Calif. Lawyers Group Sues Insurer For Refusing to Renew Policies
The Legal Intelligencer
By Pam Smith
September 2, 2003
The San Francisco Trial Lawyers Association is suing its health insurer for refusing to renew its policies.
About 200 of the association’s members, and another 150 or so of their staff and family members, are on the brink of losing their health insurance. The group sued Health Net of California and its parent company, Health Net Inc., in San Francisco Superior Court on Monday for breach of contract. The group filed a motion Tuesday seeking a preliminary injunction to keep the company from terminating the members’ coverage, which has been temporarily extended but is set to run out Nov. 30.
The “underlying conduct” of the insurance company is common, said Terrence Coleman, a partner at Pillsbury & Coleman in San Francisco, but lawsuits to challenge it are rare.
“When an insurance company says that they’re going to cancel out coverage, nine times out of 10 – maybe even more than that – people accept that,” said Coleman, a member of the association’s board of directors, who is serving as the attorney in the suit. “But here they did that to a group of lawyers.”
The group of about 500 trial lawyers, support staff and law students, which has been covered by Health Net since 1998, wants the court to force the insurer to renew two policies that cover about 350 people, Coleman said.
Health Net spokesman Brad Kieffer said the lawyers association doesn’t meet the legal requirements for the plans at issue. He added that the state’s department of managed health care agreed with his company’s position, but declined to comment in more detail on the pending litigation.
Coleman said the insurance company informed the group in May that it would not renew its policies after July 1 because it had discovered the lawyers group didn’t qualify as a “guaranteed association” under California state law. Coleman said the state protects such guaranteed associations from having their health insurance policies canceled.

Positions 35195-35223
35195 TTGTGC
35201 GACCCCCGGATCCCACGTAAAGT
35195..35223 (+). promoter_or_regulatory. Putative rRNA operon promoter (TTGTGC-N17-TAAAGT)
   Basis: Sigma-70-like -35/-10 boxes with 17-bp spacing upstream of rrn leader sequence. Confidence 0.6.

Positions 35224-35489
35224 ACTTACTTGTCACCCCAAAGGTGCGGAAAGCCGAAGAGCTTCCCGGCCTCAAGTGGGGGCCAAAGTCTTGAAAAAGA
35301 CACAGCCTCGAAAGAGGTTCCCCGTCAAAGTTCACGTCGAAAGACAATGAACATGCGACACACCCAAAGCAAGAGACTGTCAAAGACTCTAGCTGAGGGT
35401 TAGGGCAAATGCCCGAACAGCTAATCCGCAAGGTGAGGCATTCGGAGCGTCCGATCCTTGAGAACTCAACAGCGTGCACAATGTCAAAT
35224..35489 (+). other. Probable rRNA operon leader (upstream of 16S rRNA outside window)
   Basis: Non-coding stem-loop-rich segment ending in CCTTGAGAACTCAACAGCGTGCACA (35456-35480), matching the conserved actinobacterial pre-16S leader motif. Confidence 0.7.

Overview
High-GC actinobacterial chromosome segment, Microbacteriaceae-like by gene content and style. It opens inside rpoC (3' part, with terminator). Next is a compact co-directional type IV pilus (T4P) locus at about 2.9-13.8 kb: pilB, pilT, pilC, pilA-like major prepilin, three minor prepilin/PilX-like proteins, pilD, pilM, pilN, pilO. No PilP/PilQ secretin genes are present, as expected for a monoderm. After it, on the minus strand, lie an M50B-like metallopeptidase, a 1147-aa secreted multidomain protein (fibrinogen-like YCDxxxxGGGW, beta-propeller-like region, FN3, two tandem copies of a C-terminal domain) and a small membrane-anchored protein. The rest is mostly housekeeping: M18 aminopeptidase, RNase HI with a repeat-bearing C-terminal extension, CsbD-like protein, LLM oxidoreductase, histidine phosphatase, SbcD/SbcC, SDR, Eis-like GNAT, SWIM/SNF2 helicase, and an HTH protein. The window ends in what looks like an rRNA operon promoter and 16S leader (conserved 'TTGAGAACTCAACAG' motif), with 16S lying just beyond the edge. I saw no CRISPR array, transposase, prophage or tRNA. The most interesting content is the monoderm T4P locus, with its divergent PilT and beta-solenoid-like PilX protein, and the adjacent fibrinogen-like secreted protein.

But Coleman counters that Health Net is obligated to renew the group’s coverage anyway under contract. According to the complaint filed in Superior Court, terms outlined in the group’s most recent policies say it can choose to renew the plans annually unless Health Net finds narrowly defined “good cause,” such as a failure to pay premiums or a material change in the association’s business.
The group maintains that no such “good cause” exists.
Health Net isn’t offering the association another organization plan but has suggested members seek insurance for their firms or themselves as individuals, Coleman said.
The lawyer contends members would get fewer benefits for higher premiums under such plans. And many of the association’s members are solo practitioners who would qualify only for individual plans subject to medical evaluation, he added.
Coleman also claims Health Net and other insurance companies are trying to divert customers out of association policies into ones governed by federal law. The association policies are protected by state regulations that allow insured customers to collect punitive damages if they successfully sue an insurance company that’s refused to pay a claim, he said.
“What is going on in the industry is the death of these association-based policies,” Coleman said.
Juliette Bleecker, the group’s executive director, said she’s been inundated by complaints from members concerned about finding replacement coverage.
“I have received numerous demands from members for a refund of membership dues,” and many prospective members have said they wouldn’t join because the health care coverage was no longer being offered, Bleecker attested in court papers. She predicted that the association will suffer a “sudden and significant” drop in membership that will jeopardize its existence if the health care plans aren’t renewed.
A hearing on the motion for a preliminary injunction is scheduled for Sept. 18 before Judge Ronald Quidachay.
This article originally appeared in The Recorder, a publication of American Lawyer Media.